Eurostar to axe direct Disneyland Paris trains, partly blaming Brexit

Exclusive: ‘This appears to be another example of the fallout from leaving the EU for travelling Brits’ – Julia Lo Bue-Said, CEO, Advantage Travel Partnership

Simon Calder
Travel Correspondent
Tuesday 30 August 2022 09:36 BST
London to Paris by Eurostar train

The latest travel casualty of Brexit is the direct “Disneyland Express” from the UK to the Magic Kingdom, east of Paris.

For the past 26 years – with a brief interruption for Covid – Eurostar has been running high-speed trains from London to Disneyland Paris.

The service is extremely popular with British families. It takes less than two-and-a-half hours from St Pancras International to Marne-la-Vallée, the station outside Disneyland Paris.

But the Channel Tunnel train operator will abandon the route from 6 June 2023. Eurostar blames difficult economic circumstances plus the logistical implications of Brexit and said it was concentrating on the core cities it serves in France, Belgium and the Netherlands.

In 2023 more complex rules are due to come in for visitors to the European Union. The new Entry Exit System (EES) involves a new database for registering travellers from outside the EU and Schengen area as they arrive and depart.

The UK government negotiated for British passport holders to become subject to EES after leaving the EU.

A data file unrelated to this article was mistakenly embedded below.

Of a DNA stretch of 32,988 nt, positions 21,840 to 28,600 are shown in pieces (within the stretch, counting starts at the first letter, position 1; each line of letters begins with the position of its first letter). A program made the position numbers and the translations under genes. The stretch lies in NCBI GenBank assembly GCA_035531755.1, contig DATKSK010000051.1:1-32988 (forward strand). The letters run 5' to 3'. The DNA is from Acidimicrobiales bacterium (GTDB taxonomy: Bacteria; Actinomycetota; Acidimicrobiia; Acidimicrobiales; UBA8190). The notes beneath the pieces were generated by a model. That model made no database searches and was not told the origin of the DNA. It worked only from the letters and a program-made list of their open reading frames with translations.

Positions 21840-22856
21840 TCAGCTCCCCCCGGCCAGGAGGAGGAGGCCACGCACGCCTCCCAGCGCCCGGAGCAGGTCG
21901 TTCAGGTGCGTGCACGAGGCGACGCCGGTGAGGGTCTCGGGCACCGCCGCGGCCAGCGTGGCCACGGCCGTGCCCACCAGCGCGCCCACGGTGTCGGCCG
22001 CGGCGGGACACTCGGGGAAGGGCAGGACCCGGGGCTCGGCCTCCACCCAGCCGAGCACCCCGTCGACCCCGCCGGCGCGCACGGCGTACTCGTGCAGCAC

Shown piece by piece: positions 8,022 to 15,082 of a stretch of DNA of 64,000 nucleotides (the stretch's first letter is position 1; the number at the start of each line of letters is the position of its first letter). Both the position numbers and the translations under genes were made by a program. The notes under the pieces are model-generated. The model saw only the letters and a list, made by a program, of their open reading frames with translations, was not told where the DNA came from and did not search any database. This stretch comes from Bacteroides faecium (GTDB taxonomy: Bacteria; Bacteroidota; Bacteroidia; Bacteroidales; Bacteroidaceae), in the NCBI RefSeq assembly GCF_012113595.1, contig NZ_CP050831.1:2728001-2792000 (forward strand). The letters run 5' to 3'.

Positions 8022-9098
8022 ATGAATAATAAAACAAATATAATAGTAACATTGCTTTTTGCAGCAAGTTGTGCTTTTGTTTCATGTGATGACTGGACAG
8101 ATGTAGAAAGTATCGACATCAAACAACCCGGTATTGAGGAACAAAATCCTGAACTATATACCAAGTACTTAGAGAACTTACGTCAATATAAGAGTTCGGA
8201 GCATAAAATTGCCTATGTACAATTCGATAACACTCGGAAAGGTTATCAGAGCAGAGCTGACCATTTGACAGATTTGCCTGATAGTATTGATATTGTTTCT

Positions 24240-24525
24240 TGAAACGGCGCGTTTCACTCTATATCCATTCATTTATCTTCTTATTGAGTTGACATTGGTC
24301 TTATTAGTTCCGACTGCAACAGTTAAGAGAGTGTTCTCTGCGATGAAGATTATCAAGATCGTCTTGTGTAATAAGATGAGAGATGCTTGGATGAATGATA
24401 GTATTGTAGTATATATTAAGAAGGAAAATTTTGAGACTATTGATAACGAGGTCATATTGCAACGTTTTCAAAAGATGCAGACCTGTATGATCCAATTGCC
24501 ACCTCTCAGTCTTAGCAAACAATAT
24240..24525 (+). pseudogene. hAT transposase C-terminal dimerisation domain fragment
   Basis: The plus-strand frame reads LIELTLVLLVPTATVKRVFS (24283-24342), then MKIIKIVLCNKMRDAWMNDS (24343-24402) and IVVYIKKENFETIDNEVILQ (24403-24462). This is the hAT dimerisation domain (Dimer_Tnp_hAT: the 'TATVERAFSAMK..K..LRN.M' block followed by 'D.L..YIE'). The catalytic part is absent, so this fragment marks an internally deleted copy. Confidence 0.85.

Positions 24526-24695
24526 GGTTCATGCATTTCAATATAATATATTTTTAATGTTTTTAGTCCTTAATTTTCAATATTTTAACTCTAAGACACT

A Eurostar spokesperson said: “Whilst we continue to recover financially from the pandemic and monitor developments in the proposed EU Entry Exit System, we need to focus on our core routes.”

Julia Lo Bue-Said, chief executive of the Advantage Travel Partnership, said: “This is such disappointing news. I have used the service many times over the years with my own children, as have many millions of British families.

“However, this appears to be another example of the fallout from Brexit for travelling Brits, and possibly the pandemic, but I remain hopeful that given the UK is a key source market to Disneyland Paris some pragmatic thinking and practical solutions will prevail.”

Ben Bradshaw, the former Labour cabinet minister who is a member of the Transport Select Committee, said: “The enormous costs and inconveniences of the Tories’ Brexit deal are clearer by the day.

“Yet both of the contenders for prime minister are in complete denial, thrashing around blaming foreigners rather than facing the reality of the deal they voted for.”

A government spokesperson said: “The Entry and Exit System will help to protect and strengthen the security of our borders by registering the entry, exit and any refused entries of third-country citizens crossing into Europe.

“We are working closely with port authorities, operators and the French government to make sure passengers are prepared and do not experience unnecessary delays at the border due to new entry and exit system checks being introduced next year.”

Last week, Eurostar blamed the same factors – the post-Covid economic environment and additional post-Brexit checks – for its decision not to serve either of its stations in Kent until 2025 at the earliest.

Passengers from London will be able to travel by rail to Disneyland Paris with a change of train at Lille. The Eurostar spokesperson said: “We will revisit options for 2024 during the course of the next year. “

Other theme parks easily accessible by rail from London include Chessington World of Adventures (34 minutes) and Blackpool Pleasure Beach (3 hours 5 minutes).

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